But the scope of the fraud is even worse.  LIBOR is just the most commonly known and used rate for lending.  There are many more including EURIBOR (EU banks), TIBOR (Japanese), SIBOR (Singapore) and HIBOR (Hong Kong).

Disclosures by the US Department of Justice reveal that a network of traders have been trying to influence LIBOR and EURIBOR and they've been doing so for years.

Submissions against Barclays showed the bank was manipulating the rates since 2005, well before the financial crisis.  And they weren't just manipulating it down to make themselves look stronger financially.  Traders also pushed rates higher when investors owed Barclays money based on the LIBOR rate.

It wasn't just Barclay's or LIBOR or London Banks.  Former traders have been explaining that manipulating overnight rates was common in many banks and has been going on for 20 years.

Canada's financial sector too. According to the Guardian, Canada's Competition Bureau filed an affidavit against a number of banks demanding e-mails and other documents in relation to rate fixing.  One bank who apparently communicated with traders all over the world has turned whistleblower claiming the banks involved "communicated with each other…to form agreements" to make more money off things based off rate setting.

Unfortunately, as per usual, massive illegal activities aren't generally prosecuted or enforced when they are being undertaken by rich people.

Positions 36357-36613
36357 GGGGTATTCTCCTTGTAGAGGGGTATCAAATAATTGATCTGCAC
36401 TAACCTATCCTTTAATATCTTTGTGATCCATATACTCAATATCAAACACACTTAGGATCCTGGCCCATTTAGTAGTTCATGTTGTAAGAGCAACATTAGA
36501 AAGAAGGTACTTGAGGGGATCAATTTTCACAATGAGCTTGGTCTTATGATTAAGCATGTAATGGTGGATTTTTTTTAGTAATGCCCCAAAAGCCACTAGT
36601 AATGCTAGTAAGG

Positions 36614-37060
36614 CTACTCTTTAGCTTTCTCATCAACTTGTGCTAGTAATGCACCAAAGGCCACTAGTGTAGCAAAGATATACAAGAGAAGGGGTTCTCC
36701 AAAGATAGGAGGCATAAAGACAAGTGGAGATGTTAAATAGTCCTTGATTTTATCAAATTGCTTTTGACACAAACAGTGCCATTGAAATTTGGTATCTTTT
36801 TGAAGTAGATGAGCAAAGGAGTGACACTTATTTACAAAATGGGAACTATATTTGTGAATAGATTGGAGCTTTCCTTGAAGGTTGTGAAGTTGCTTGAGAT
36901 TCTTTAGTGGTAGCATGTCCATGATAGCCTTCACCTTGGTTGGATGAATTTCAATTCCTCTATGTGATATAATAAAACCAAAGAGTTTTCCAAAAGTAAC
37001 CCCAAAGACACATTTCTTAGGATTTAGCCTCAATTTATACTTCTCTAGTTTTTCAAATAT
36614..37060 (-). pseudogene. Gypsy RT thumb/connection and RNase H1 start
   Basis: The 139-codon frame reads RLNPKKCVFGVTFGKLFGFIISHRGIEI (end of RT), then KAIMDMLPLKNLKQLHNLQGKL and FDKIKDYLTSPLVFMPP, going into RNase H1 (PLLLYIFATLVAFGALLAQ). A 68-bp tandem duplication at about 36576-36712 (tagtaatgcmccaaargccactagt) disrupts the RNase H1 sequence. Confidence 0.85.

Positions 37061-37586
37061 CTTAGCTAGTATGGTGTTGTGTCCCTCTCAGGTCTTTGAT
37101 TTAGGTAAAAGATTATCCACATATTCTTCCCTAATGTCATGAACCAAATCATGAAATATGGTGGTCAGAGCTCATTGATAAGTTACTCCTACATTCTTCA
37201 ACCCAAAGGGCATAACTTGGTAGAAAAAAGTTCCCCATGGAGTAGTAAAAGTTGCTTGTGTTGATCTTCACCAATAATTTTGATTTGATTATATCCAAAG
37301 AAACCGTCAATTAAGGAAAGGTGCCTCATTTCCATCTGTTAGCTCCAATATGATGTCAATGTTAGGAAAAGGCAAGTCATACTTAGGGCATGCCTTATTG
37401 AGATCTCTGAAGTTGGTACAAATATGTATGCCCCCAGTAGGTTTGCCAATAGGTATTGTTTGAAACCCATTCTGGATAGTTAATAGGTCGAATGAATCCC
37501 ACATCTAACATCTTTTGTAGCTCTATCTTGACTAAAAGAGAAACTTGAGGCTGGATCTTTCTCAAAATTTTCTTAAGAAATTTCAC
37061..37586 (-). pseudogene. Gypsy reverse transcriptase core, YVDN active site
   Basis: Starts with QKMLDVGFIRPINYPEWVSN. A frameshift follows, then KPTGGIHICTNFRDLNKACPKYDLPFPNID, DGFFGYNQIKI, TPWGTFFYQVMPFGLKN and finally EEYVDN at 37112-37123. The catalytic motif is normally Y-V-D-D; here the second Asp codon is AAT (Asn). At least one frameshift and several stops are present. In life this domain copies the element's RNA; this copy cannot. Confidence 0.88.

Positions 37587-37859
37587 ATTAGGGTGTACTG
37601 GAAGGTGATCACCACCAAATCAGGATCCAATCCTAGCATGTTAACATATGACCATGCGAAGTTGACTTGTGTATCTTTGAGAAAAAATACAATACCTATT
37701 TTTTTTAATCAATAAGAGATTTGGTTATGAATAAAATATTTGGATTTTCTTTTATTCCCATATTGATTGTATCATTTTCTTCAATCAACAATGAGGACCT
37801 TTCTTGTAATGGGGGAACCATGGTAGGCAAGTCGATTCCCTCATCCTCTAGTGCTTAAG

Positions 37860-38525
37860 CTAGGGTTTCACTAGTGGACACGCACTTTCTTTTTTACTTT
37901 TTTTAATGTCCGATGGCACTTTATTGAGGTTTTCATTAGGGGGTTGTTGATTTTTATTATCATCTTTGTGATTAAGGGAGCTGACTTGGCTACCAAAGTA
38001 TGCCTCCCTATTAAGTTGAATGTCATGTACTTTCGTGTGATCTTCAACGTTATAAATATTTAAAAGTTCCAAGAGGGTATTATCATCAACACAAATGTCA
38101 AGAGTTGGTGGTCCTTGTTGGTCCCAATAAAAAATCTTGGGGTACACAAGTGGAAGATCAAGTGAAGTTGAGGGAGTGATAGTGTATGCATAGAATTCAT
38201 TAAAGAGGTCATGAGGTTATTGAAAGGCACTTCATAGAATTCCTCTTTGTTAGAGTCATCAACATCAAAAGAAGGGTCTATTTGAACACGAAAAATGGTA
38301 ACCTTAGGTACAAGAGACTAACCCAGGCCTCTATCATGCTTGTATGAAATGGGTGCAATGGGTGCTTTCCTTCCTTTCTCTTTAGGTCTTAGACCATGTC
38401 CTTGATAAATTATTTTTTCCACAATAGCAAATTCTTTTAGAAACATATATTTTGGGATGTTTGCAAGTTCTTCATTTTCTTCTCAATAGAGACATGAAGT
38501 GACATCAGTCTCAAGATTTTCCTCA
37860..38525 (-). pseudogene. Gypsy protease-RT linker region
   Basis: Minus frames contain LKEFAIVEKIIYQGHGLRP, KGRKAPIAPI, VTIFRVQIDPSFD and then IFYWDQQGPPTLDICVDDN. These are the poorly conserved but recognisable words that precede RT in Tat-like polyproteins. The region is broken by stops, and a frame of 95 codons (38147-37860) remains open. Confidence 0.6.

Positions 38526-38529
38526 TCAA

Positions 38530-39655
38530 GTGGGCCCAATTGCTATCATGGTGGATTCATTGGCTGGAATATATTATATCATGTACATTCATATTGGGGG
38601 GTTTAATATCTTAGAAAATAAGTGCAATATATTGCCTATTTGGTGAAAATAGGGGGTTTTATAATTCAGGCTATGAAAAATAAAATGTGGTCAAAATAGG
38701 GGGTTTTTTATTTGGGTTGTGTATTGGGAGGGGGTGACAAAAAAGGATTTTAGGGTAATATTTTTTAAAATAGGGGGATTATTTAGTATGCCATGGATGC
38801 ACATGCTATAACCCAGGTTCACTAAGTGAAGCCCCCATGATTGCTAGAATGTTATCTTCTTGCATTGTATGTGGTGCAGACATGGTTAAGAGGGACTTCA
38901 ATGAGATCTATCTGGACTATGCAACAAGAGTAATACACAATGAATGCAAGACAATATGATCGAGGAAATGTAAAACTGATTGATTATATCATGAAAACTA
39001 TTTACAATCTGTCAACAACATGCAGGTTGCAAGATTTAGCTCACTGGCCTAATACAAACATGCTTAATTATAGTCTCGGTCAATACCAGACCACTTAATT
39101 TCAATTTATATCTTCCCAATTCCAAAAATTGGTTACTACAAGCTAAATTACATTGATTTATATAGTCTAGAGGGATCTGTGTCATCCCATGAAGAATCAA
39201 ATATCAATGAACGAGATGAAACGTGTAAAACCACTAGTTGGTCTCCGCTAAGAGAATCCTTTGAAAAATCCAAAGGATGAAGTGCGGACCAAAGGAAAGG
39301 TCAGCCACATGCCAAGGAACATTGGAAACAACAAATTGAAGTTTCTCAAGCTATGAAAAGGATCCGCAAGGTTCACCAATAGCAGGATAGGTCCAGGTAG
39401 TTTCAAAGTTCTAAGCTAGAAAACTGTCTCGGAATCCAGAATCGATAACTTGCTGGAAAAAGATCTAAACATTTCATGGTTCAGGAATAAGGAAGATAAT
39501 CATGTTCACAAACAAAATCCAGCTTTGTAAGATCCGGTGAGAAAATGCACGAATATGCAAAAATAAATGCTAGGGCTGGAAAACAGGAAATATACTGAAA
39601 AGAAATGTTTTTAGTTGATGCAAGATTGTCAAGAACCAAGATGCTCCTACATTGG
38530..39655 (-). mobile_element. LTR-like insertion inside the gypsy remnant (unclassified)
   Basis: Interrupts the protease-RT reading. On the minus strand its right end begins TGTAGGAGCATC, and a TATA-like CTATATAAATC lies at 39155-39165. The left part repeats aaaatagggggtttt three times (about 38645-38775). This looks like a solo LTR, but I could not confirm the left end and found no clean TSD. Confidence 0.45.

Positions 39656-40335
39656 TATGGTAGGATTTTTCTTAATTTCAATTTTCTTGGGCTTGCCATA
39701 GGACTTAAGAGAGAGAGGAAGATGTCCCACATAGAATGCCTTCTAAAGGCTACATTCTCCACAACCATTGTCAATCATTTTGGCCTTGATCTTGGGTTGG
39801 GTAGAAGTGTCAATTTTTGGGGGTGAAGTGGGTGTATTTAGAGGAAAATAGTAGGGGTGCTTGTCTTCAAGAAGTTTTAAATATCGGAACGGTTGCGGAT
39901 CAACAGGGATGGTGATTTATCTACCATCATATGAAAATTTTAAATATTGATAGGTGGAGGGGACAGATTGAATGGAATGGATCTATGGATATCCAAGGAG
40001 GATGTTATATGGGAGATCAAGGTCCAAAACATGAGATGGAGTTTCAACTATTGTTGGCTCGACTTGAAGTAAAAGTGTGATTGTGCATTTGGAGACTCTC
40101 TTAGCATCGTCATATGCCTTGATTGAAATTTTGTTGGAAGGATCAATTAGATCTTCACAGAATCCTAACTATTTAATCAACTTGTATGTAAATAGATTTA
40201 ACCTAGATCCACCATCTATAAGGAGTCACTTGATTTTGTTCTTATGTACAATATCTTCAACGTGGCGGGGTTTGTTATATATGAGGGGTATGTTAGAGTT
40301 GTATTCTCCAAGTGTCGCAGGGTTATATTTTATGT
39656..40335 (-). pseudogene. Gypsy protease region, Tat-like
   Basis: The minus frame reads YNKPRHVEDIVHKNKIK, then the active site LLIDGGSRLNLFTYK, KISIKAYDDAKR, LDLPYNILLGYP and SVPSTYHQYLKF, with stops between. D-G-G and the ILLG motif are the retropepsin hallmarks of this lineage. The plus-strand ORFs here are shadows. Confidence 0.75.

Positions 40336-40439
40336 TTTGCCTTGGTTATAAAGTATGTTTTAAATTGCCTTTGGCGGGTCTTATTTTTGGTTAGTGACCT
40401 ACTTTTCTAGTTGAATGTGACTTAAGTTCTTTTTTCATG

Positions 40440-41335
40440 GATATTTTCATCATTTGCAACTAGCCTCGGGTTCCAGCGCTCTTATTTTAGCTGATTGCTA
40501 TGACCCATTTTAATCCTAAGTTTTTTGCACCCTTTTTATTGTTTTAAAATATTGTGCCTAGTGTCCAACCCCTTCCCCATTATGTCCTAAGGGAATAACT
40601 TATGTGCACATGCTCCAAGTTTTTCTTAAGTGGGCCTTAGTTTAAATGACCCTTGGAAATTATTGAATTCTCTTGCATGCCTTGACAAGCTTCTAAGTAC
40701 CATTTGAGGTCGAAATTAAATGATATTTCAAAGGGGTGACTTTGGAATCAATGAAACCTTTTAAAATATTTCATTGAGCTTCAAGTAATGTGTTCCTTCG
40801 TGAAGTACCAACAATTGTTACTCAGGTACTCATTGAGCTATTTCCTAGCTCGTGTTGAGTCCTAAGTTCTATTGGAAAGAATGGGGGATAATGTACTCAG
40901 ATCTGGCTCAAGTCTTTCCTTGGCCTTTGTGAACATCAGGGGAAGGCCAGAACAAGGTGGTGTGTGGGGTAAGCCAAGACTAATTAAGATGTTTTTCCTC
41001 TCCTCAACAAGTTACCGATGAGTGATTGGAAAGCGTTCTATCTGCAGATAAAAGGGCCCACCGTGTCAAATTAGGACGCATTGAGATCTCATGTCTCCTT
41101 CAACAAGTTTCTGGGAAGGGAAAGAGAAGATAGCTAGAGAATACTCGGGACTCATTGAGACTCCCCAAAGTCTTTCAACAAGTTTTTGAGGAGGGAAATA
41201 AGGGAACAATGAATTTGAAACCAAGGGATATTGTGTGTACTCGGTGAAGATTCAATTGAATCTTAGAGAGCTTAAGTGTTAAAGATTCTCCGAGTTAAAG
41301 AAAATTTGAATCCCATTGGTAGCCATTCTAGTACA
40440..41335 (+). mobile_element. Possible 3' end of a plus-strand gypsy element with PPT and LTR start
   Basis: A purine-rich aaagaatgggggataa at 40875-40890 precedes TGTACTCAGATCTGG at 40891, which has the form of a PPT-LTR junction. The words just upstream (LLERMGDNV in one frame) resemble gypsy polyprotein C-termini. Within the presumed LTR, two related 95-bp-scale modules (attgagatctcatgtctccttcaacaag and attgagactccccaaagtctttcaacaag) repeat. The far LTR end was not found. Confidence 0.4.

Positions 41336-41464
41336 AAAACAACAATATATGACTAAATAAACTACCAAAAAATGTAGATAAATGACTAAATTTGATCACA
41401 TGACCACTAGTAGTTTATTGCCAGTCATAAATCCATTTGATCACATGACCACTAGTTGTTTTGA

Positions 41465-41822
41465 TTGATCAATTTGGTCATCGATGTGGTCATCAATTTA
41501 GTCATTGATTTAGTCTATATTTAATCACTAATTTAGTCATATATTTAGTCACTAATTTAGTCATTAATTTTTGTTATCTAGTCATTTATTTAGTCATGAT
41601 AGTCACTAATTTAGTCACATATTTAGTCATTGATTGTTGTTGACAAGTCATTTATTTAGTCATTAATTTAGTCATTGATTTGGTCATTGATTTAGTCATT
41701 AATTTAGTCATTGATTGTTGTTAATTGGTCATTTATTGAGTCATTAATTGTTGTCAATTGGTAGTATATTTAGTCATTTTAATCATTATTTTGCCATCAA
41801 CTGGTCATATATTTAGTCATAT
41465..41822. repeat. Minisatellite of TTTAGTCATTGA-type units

Testimonials from traders seem to indicate that the fraud carried out was so above board and involved so many layers of management that people seemed to have forgot (or not cared) that is was illegal.

There's likely a good reason for this.  Like the massive fraud involved in the subprime scandal there's been no talk of jail time, not to mention stricter regulations. Fines will be low.  

In fact, Barclays fine was a paltry $290 million dollars which was considered large.  It paid $2 Billion in bonuses alone in 2010.  The fine is even more ridiculous when you consider the following:

The fine was paid to the Financial Services Authority (FSA).  The FSA, naturally, is not a branch of the government, but an independent semi-government agency that is funded completely by the banks themselves.  The fine against Barclays and other banks in the future, will likely mean that the fees they pay to the FSA will be lower.  In other words, any fines they pay could actually save them money next year.

The Lebowski blog tracks big piles of money.  It appears regularly on the Toronto Media Co-op.